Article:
Fun fact: the Fourth of July is my favorite holiday. The Peachtree Road Race, Braves baseball, fireworks, southern BBQ, country music, watermelon, and sweet summertime make for the perfect holiday. And even though many naysayers moan and groan about the state of our nation, celebrating freedom and democracy never grows old. An added bonus is the Fourth of July is not a religious holiday, so my husband is not working – woo hoo for freedom from work for both of us on the Fourth!
If you’re in the mood for some patriotic reading, I’ve got some recommendations for you. I’ve included different lengths and genres, so if you have two minutes or the entire month of July, one of these will work for you. I narrowed the list to 10 choices but could have easily done 20 and debated including works such as “I, Too” (Hughes) which I love and love to teach and The Great Gatsby (Fitzgerald) which I don’t love as much and don’t care to teach. These are in no particular order, and I’ve included links to either the work.
1- All-American Sestina lives up to its name. This poem celebrates iconic Americana. Don’t let the word sestina scare you away; this is a simple poem. If you would like to know more about the format of sestinas, a̶s̶k̶ ̶a̶n̶y̶ ̶o̶f̶ ̶m̶y̶ ̶f̶o̶r̶m̶e̶r̶ ̶A̶P̶ ̶s̶t̶u̶d̶e̶n̶t̶s̶, I’ll be happy to give you a quick lesson.
2 – The Meaning of July 4th to the Negro is a speech given by abolitionist and former slave Frederick Douglass. Wow – just wow. Douglass was asked to give this speech to commemorate the signing of the Declaration of Independence on July 5, 1852, and he spoke TRUTH to people who needed to hear it (including the church). Go, Douglass!! If you’ve never read his autobiography The Narrative of the Life of Frederick Douglass, it’s a must read!
3 – “I Hear America Singing” by Walt Whitman not only celebrates the roles of individuals in society but also the working class of America. I typically have my students rewrite this poem as “I Hear a High School Singing,” but high schools – as much as I love them – are not as great as ‘Merica. For an added bonus read “O Captain, My Captain”.
4 – Moneyball by Michael Lewis tells the story of Billy Beane and his role with the Oakland A’s. Lewis is an amazing storyteller; I was reading him way before he was cool and with good reason. Patriotic, you ask? Read this book while eating apple pie a la mode, and you’ll feel as American as ever.
5 – 1776 by Pulitzer Prize winner David McCullough details the year the in which our country gained independence and tells the story of those who made this possible. McCullough is detailed yet narrative while telling the story of not just individuals but a nation.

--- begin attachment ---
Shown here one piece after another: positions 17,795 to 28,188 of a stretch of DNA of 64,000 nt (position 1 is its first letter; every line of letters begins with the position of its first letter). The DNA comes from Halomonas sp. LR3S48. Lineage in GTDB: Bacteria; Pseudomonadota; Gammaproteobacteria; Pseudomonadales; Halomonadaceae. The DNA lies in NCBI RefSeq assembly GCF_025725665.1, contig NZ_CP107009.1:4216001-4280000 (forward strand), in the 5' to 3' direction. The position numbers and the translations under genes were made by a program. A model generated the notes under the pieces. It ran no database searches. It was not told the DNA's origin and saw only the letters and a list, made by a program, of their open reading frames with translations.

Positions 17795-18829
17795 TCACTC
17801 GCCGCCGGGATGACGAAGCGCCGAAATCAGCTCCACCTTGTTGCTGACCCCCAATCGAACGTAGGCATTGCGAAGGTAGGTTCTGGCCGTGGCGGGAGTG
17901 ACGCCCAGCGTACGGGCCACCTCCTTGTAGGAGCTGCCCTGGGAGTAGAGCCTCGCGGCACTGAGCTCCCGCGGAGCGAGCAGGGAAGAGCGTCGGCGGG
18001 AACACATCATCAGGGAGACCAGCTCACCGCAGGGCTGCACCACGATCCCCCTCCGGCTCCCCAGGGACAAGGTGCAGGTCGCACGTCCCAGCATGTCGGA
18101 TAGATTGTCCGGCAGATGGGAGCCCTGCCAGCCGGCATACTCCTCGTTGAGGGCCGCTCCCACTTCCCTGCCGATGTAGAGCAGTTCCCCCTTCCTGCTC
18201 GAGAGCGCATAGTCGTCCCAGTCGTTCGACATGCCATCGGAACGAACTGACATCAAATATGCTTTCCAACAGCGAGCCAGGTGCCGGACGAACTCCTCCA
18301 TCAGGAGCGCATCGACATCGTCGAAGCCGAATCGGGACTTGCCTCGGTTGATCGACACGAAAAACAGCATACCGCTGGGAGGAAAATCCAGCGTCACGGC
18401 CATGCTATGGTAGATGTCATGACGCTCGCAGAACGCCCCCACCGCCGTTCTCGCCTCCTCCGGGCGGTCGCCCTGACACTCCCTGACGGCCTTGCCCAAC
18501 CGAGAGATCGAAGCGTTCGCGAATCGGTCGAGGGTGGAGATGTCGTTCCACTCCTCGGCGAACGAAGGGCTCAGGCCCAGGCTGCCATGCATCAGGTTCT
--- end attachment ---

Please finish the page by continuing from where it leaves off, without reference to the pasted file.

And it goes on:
6 – The “Gettysburg Address” is Lincoln’s most famous speech honoring those who gave their life during the Civil War while fighting for the right for all men to live in freedom and as equal citizens. Ironically, Lincoln says, “The world will little note, nor long remember what we say here . . .” which now is etched in the walls of the Lincoln Memorial. His words live on and force us to remember.
7 – Alexander Hamilton by Chernow is my current read, and it’s a good thing because I cannot afford to go see the musical. My online book club (how cool and equally nerdy is that) is reading this book for July, and I’ve just started but am excited to be reading out of my typical genre. It’s the number 1 non-fiction book on the New York Times Bestseller list so jump on the bandwagon and read this with me.
8 – I Have a Dream by MLK screams equality, justice, and patriotism. Just as children grow and learn so do young nations, and America has had some learning to do. This classic speech educates us on what freedom looks like for everyone.
9 – Patrick Henry’s Speech to the Virginia Convention is my favorite historical text to teach. Henry is a master of rhetoric, and I get chills every time I read it. “Give me liberty or give me death” show his passion and conviction. This speech reminds me of the significance of speaking up, speaking out, and speaking boldly.
10 – On the Road by Kerouac is a tale of two friends traveling across America. Slightly irreverent but fully authentic, Kerouac questions what freedom really is. His language is beautiful and his message is heartfelt and personal.
Discuss patriotism, freedom, and our nation’s journey with your family and friends and may we not take this great country we live in for granted.
What is your favorite patriotic reading?
And an added bonus – the Independence Day speech. President Whitmore is spot on issuing the charge to troops before they go to kick some alien arse. I love this movie, and the Fourth of July is not complete without it.